The president has proposed cutting the cost-of-living adjustment for Social Security by tying it to a “chained” consumer price index that rises more slowly than the current one, but with a partially offsetting benefit enhancement intended to protect vulnerable beneficiaries. In a fact sheet about the chained CPI belatedly released by the Office of Management and Budget, the White House claims: “Because of the benefit enhancement for the very elderly, the Budget proposal would not increase the poverty rate for Social Security beneficiaries, and would slightly reduce poverty among the very elderly according to SSA [Social Security Administration] estimates.”
This claim deserves scrutiny, since the SSA estimates aren’t shown and the description of the “benefit enhancement” was slow to be released and remains sketchy. While we await further information, a quick look at the benefit enhancement casts some doubt on this claim, since retirees with average benefits would see a benefit cut until their late 90s, and few retirees live that long.1
The chart shows how the nominal benefit might increase for a prototypical retiree with the current COLA (tied to the CPI-W), the proposed COLA (tied to the Chained CPI-U), and the chained COLA with the proposed benefit enhancement. The projections assume that the benefit at age 76, when the birthday bump first takes effect, is equal to the average benefit for all retirees, which appears reasonable based on Census data. Though the chart shows the annual benefit up to age 100, life expectancy at age 65 is around 20 years, so what matters for the typical retiree is the area to the left of the shaded rectangle.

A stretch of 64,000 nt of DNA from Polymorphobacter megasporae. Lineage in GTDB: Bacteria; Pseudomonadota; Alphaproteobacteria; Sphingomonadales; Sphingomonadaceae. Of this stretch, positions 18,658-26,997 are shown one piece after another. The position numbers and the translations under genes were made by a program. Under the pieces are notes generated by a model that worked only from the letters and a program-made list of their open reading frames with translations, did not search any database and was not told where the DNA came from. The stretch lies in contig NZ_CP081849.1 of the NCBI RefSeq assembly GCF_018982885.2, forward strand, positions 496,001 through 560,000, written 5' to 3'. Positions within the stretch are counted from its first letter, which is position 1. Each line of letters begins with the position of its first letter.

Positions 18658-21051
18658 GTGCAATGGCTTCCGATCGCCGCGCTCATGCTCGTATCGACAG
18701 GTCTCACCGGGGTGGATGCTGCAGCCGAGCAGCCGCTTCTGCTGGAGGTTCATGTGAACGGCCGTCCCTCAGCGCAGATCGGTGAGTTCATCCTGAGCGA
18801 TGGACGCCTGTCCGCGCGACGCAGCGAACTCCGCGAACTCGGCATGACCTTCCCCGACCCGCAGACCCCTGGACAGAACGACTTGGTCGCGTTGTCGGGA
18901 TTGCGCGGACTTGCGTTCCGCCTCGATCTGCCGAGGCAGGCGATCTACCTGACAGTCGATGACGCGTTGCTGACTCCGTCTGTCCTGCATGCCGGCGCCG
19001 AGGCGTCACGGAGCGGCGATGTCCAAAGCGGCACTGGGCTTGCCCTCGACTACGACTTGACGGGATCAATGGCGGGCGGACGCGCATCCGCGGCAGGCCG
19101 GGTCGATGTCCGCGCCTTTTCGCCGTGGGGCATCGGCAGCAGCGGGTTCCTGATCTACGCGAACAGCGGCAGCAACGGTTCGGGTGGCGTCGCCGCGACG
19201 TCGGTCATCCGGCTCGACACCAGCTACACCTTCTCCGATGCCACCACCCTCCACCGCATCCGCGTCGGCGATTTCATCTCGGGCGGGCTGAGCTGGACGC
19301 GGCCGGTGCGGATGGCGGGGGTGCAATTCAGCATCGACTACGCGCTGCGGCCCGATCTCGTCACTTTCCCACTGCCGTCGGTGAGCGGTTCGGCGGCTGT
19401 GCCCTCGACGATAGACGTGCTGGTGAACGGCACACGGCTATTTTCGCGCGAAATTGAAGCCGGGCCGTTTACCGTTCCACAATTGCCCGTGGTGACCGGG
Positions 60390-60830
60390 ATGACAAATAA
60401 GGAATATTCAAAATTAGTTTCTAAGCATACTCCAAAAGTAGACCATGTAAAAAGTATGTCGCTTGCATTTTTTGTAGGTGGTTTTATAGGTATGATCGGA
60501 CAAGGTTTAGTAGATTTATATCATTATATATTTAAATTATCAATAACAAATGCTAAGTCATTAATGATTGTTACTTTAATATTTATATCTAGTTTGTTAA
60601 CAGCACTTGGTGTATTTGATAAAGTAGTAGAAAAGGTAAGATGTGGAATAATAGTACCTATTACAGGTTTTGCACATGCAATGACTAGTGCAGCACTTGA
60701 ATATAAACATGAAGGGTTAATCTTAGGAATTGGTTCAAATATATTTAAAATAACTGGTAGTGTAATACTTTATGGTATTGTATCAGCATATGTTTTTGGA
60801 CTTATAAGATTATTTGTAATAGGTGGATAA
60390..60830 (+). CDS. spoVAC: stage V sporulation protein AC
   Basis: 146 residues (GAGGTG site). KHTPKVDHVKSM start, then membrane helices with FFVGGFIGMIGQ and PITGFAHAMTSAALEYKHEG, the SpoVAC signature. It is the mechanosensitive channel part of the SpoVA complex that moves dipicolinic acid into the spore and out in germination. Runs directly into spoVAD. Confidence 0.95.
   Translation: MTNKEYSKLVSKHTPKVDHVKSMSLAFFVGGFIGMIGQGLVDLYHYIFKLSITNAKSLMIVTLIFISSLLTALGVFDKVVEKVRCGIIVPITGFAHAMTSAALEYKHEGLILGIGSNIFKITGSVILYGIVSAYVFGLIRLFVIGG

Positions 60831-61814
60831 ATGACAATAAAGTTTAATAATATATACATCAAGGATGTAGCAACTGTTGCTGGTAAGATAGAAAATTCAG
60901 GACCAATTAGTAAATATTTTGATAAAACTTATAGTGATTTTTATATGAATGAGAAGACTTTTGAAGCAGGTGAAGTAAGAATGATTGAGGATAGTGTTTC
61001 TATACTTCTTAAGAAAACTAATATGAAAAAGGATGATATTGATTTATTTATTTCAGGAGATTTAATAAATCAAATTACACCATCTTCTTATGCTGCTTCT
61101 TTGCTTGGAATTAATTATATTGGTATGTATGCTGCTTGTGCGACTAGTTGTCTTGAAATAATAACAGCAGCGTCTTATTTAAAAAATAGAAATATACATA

The benefit enhancement—a.k.a. the “birthday bump”— eventually equals 5 percent of the average retiree benefit but is phased in over 10 years, starting at age 76 and again at 95. If the bump were in place today, the maximum amount would be around $760 dollars per year, phased in at $76 dollars (1/10 of $760) at age 76, $152 at age 77 (2/10 of $760), and so on.
As shown on the chart, by age 85, the bump is sufficient to offset the COLA cut. Then, strangely, it goes away and reappears at age 95, explaining the weird squiggle. The reason the birthday bump has a bigger effect at older ages is that the average retiree benefit—and therefore the birthday bump—grows faster than the COLA (the projections are based on the assumption that the bump grows by 4 percent per year, based on Social Security wage growth projections).
If most retirees see a reduction in benefits, how can there be no increase in senior poverty? One explanation is that the poverty rate is higher for the beneficiaries age 97 and older who would see an increase in benefits. But since only 4 percent of 62-year-old men and 9 percent of 62-year-old women are expected to live to 97, this seems like a partial explanation at best. An additional explanation is that the benefit enhancement is based on the average retiree benefit, which is higher than the average spousal, survivor, or disability benefit, so the poverty rate may increase among seniors receiving retiree benefits while declining among those receiving other kinds of benefits. A final explanation is that the birthday bump is a flat dollar amount and therefore has a bigger impact on those receiving lower benefits.
The upshot is that the birthday bump may prevent an increase in the share of seniors living below the official poverty line, though this claim deserves further research. Regardless, there can be no doubt that the president’s proposal will reduce the incomes of millions living just above the poverty line and increase hardships among seniors and other beneficiaries.
1. At age 85, depending on the growth rate of the average retiree benefit and other assumptions, the benefit enhancement may temporarily be larger than the COLA cut, but any such increase would be negligible.